For example, I absolutely agree with your comments about the New Orleans flood and Katrina, however, one must consider how utterly unprepared the federal government (FEMA), the state of Mississippi, the city of New Orleans, and the citizens themselves were. Many had time to loot, but they couldn’t find time to leave, and they paid the price. Look at the news all over the news channels the last two about Virginia Tech and the shooter and how unprepared everyone was. Further, look at how the inept and incompetent governor of Louisiana, the mayor of New Orleans, the FEMA acted during the Katrina event. Further still, look at the back-peddling at Virgina Tech: the president of the university, the police and the entire college administration deny any responsibility. It’s sad.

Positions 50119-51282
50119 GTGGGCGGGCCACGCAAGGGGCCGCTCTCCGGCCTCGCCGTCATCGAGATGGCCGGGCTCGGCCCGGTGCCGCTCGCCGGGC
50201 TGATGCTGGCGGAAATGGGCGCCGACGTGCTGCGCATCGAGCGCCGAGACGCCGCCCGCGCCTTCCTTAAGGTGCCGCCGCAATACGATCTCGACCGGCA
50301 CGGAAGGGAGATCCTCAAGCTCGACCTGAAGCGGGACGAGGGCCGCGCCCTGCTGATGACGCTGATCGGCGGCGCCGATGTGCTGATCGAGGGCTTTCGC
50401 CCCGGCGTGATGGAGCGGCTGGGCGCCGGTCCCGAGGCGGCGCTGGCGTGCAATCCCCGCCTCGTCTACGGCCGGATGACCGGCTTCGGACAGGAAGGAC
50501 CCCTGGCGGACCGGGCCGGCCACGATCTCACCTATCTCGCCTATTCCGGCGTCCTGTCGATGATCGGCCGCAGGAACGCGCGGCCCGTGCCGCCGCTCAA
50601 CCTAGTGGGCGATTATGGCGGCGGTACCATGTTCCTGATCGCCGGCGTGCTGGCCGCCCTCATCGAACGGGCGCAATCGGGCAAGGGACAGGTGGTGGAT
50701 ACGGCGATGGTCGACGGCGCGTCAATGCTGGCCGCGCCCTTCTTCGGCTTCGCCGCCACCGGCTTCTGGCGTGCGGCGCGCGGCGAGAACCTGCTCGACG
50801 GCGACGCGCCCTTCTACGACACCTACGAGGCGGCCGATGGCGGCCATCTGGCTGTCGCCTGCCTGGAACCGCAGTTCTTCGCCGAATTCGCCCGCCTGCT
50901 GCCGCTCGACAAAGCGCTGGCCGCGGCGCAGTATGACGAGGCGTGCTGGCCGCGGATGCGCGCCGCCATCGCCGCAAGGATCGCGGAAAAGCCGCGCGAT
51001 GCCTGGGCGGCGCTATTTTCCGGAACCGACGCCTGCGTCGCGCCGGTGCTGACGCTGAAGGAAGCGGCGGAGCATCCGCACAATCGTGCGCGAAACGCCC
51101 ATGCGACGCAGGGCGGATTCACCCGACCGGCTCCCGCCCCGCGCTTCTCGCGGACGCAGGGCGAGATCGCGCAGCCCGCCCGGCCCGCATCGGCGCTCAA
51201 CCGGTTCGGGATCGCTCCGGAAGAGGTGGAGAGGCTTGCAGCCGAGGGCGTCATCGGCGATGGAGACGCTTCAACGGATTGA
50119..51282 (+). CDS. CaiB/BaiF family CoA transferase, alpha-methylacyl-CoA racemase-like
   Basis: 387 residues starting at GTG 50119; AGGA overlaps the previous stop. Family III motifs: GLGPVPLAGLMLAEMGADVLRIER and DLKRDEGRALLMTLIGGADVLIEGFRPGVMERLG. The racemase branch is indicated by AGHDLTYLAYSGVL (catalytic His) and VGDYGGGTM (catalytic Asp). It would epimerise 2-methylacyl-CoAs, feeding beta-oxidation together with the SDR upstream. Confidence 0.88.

I probably agree with every comment and recommendation in the Pitt report, but people cannot be coerced into planning for a pandemic. The state health officials, mayors and governors can and have reached to most communities – but I would submit that 90% of the population of the entire US and Canada, simply can’t be bothered with it. If anything, they treat a pandemic risk, in the same “just in time” approach and light, they do in their daily lives. Probably like you, many readers and myself, mention a pandemic to your friends, relatives, neighbors and co-workers, and you get a blank stare from folks, as they are wondering what religious cult you may have joined. The vast majority of people are far too busy and important, buying Tahoes with the latest nav’ equipment, getting pizza’s home delivered, planning their 2-3 vacations, to be bothered with an intangible threat such as a pandemic.